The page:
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Thoughts on Playing and Teaching the Flute

Michel Debost | February 2013

    While I am retired from flute playing and teaching, these are the ideas that I found relevant in my career.

What aspect of flute playing did you focus on most when teaching?
    For developing students I worked on the basics of flute fundamentals to fix any gaps in their instrumental playing. I prescribed scales (Taffanel & Gaubert No. 4 Scale Game) with all kinds of articulations. In this exercise the eighth bar or modulation bar between keys was played slowly and slurred with great attention to musical phrasing. If I taught anything specifically (vibrato, tone, hand positions, staccato, rhythm, posture etc.), I demonstrated it myself. I found that students who have sightreading problems make most mistakes from careless reading. For more mature students, I worked on poetic content, images, style, dynamics, control, endurance, and of course, more flute fundamentals.

Is there an aspect of flute playing that you find incoming students consistently need to improve?
    Students often lack a succinct knowledge of the historic and stylistic circumstances of a piece, a varied approach to dynamics and interpretation, and a thorough acquaintance with the total score in flute repertoire, orchestral excerpts, chamber music and operas.

What are the strengths of a student who has been with you a few years?
    I would hope a professional attitude and proficiency and the tools to improve and assimilate criticism from colleagues, teachers, conductors, and oneself.

How much do you demonstrate versus use descriptive language?
    I played as much as I could, but maybe not enough, based on whatever my instincts and imagination commanded.

How many hours per week did you expect your students to practice?
    Some people are fast learners, some not so much. On average, 20 hours per week should cut it. Some days will be long flute days while others will be shorter. More than 4 hours on any one day is not optimal, unless pleasure and love of the flute request it.
Cramming for lost hours is only a way of dealing with guilt, but laziness, love affairs, socializing in general, and the occasional missed day without any excuse at all, are vital parts of life. So an (honest) weekly average of twenty hours spread over five or six days, should be fine for performance majors at the university level.

What are your criteria for measuring progress?
    A good sign is the ability to put together a piece for a performance or gig in a few hours or days. A bad sign is a student who consistently wants to move his lesson time in order to be prepared. Frankly, a couple of extra days won’t help much.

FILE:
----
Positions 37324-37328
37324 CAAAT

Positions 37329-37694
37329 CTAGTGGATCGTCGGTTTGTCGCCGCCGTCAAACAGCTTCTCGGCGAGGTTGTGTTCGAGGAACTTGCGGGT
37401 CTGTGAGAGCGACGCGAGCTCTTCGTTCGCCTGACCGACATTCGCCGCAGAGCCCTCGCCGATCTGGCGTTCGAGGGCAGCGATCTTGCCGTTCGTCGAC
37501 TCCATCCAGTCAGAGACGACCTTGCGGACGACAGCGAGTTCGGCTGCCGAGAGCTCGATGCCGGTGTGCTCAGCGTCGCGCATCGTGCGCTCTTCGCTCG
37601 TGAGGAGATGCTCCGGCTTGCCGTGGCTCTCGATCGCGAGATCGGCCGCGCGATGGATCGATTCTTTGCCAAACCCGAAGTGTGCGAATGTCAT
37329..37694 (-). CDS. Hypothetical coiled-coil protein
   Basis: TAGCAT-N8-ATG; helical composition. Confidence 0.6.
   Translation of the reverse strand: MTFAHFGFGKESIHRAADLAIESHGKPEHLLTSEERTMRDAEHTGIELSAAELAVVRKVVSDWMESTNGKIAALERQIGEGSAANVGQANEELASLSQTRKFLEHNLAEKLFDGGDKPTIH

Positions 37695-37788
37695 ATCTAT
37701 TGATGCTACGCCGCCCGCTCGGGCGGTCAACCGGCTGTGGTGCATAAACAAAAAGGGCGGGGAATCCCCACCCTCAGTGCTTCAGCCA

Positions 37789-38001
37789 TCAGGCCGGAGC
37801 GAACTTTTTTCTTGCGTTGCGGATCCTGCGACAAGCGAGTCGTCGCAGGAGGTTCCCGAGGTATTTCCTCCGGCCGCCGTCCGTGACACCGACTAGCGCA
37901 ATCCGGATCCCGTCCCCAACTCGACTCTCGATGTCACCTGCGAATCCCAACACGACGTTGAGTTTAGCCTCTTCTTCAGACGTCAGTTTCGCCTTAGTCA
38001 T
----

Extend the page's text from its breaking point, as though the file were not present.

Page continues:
Did you allow time in lessons for conversation about topics unrelated to flute playing?
    Definitely. Art appreciation (painting, sculpture, architecture, literature, history of art) and general culture, even scientific topics, are not sidekicks to performing. As Malcolm Forbes said, “Minds are like parachutes. They only work when they are open.”

How did you use praise and encouragement in your teaching?
    I used to be a reluctant task master. If someone deserved praise for work well done and for honest work on my assignments, I would certainly show my appreciation.

How did you use criticism?
    I tried to help students find and verbalize their own self-criticism. I wanted them to fix their own assessment; and learn to hear themselves as if they were a listener.

Should lessons be structured so that each student completes the same material or did you allow students to pursue their own curriculum?
    Before the end of the school year, I gave every student of my studio and the new admits the same list of repertoire. After consulting with me, each flutist chose his repertoire. Aside from the biggies (Mozart Concertos, Prokofiev Sonata, Bach Partita, Schubert Variations, Widor Suite, Boulez Sonatine, César Frank Sonata, etc.), which require the maturity of upper classmen, I believed that most pieces have something for everyone, especially the new students. These elements include reading and playing the proper notes; tempo and rhythm; dynamics and phrasing; and concentration and endurance.
    The list changed every year except for Bach and Mozart, so after four years, about 100 pieces would have been played or at least heard.
    I assigned the usual 20 orchestral excerpts (rotated by ten’s every other year for specific issues. For example: “Eroica” for rhythm, “Faune” for breath management, “Daphnis” for colors, “Midsummer” for low staccato, “Classical Symphony” for fake fingerings, “Leonore III” for articulation, “Bolero” for pp, “Stravinsky’s “Petrushka, Nightingale” or Bartók “Concerto for Orchestra” for cadenzas, etc. I used to think, actually still do, that there was neither a valid interpretation without a reliable understanding and control of flute fundamentals, nor a proficient and convincing instrumental playing without a musical project.